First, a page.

Skip to main content

Outcomes of a Partnered Facilitation Strategy to Implement Primary Care–Mental Health

ABSTRACT

BACKGROUND

Implementing new programs and practices is challenging, even when they are mandated. Implementation Facilitation (IF) strategies that focus on partnering with sites show promise for addressing these challenges.

OBJECTIVE

Our aim was to evaluate the effectiveness of an external/internal IF strategy within the context of a Department of Veterans Affairs (VA) mandate of Primary Care–Mental Health Integration (PC-MHI).

DESIGN

This was a quasi-experimental, Hybrid Type III study. Generalized estimating equations assessed differences across sites.

PARTICIPANTS

Patients and providers at seven VA primary care clinics receiving the IF intervention and national support and seven matched comparison clinics receiving national support only participated in the study.

INTERVENTION

We used a highly partnered IF strategy incorporating evidence-based implementation interventions.

MAIN MEASURES

We evaluated the IF strategy using VA administrative data and RE-AIM framework measures for two 6-month periods.

KEY RESULTS

Evaluation of RE-AIM measures from the first 6-month period indicated that PC patients at IF clinics had nine times the odds (OR=8.93, p<0.001) of also being seen in PC-MHI (Reach) compared to patients at non-IF clinics. PC providers at IF clinics had seven times the odds (OR=7.12, p=0.029) of referring patients to PC-MHI (Adoption) than providers at non-IF clinics, and a greater proportion of providers’ patients at IF clinics were referred to PC-MHI (Adoption) compared to non-IF clinics (β=0.027, p<0.001). Compared to PC patients at non-IF sites, patients at IF clinics did not have lower odds (OR=1.34, p=0.232) of being referred for first-time mental health specialty clinic visits (Effectiveness), or higher odds (OR=1.90, p=0.350) of receiving same-day access (Implementation). Assessment of program sustainability (Maintenance) was conducted by repeating this analysis for a second 6-month time period. Maintenance analyses results were similar to the earlier period.

CONCLUSION

The addition of a highly partnered IF strategy to national level support resulted in greater Reach and Adoption of the mandated PC-MHI initiative, thereby increasing patient access to VA mental health care.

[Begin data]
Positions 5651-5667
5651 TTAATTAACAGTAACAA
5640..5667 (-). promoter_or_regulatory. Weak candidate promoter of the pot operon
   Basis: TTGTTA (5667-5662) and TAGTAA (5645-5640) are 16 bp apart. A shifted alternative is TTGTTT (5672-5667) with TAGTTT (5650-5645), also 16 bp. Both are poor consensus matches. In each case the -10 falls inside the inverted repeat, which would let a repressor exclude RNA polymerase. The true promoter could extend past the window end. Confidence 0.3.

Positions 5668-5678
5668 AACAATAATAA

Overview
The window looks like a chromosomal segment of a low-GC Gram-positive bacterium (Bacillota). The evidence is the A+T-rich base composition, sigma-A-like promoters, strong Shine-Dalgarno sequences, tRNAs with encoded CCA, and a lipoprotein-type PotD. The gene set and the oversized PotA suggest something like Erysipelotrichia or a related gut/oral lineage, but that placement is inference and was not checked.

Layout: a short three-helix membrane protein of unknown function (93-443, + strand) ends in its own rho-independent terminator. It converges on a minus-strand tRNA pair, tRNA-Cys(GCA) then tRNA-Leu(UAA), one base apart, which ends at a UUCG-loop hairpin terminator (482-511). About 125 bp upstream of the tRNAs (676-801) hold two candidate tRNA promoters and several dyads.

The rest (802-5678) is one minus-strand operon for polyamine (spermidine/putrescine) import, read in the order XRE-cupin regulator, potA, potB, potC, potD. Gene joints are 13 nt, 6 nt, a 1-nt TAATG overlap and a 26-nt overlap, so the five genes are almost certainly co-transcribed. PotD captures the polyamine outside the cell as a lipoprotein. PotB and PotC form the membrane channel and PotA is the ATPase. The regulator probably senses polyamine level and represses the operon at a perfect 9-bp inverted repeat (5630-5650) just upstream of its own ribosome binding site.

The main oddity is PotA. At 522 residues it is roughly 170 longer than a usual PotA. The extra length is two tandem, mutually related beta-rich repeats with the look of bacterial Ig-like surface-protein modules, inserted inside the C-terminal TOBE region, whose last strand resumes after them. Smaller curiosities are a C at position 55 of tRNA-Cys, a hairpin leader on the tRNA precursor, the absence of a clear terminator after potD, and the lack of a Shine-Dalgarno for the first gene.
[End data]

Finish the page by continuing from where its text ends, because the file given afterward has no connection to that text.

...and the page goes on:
This is a preview of subscription content, access via your institution.

Figure 1.
Figure 2.
Figure 3.

REFERENCES

  1. 1.

    National Research Council. Improving the quality of health care for mental and substance-use conditions: Quality Chasm Series. Washington, DC: The National Academies Press; 2006.

    Google Scholar 

  2. 2.

    Grol R, Wensing M, Eccles M. Improving Patient Care: The Implementation of Change in Clinical Practice. London: Elsevier; 2005.

    Google Scholar 

  3. 3.

    Wensing M, Fluit C, Grol R. Educational Strategies. In: Grol R, Wensing M, Eccles M, Davis D, eds. Improving Patient Care: The Implementation of Change in Clinical Practice. 2nd ed. West Sussex, UK: John Wiley and Sons, Ltd.; 2013:197–209.

    Chapter  Google Scholar 

  4. 4.

    Greenhalgh T, Robert G, MacFarlane F, Bate P, Kyriakidou O. Diffusion of innovations in service organizations: Systematic review and recommendations. Milbank Q. 2004;82:581–629.

    PubMed Central  PubMed  Article  Google Scholar 

  5. 5.

    Ferlie EB, Shortell SM. Improving the quality of health care in the United Kingdom and the United States: A framework for change. Milbank Q. 2001;79:281–315.

    CAS  PubMed Central  PubMed  Article  Google Scholar 

  6. 6.

    Parker LE, Kirchner JE, Bonner LM, et al. Creating a quality improvement dialogue: Utilizing knowledge from frontline staff, managers, and experts to foster health care quality improvement. Qual Health Res. 2009;19:229–42.

    PubMed  Article  Google Scholar 

  7. 7.

    Parker LE, De Pillis E, Altschuler A, Rubenstein LV, Meredith LS. Balancing participation and expertise: A comparison of locally and centrally managed health care quality improvement within primary care practices. Qual Health Res. 2007;17:1268–79.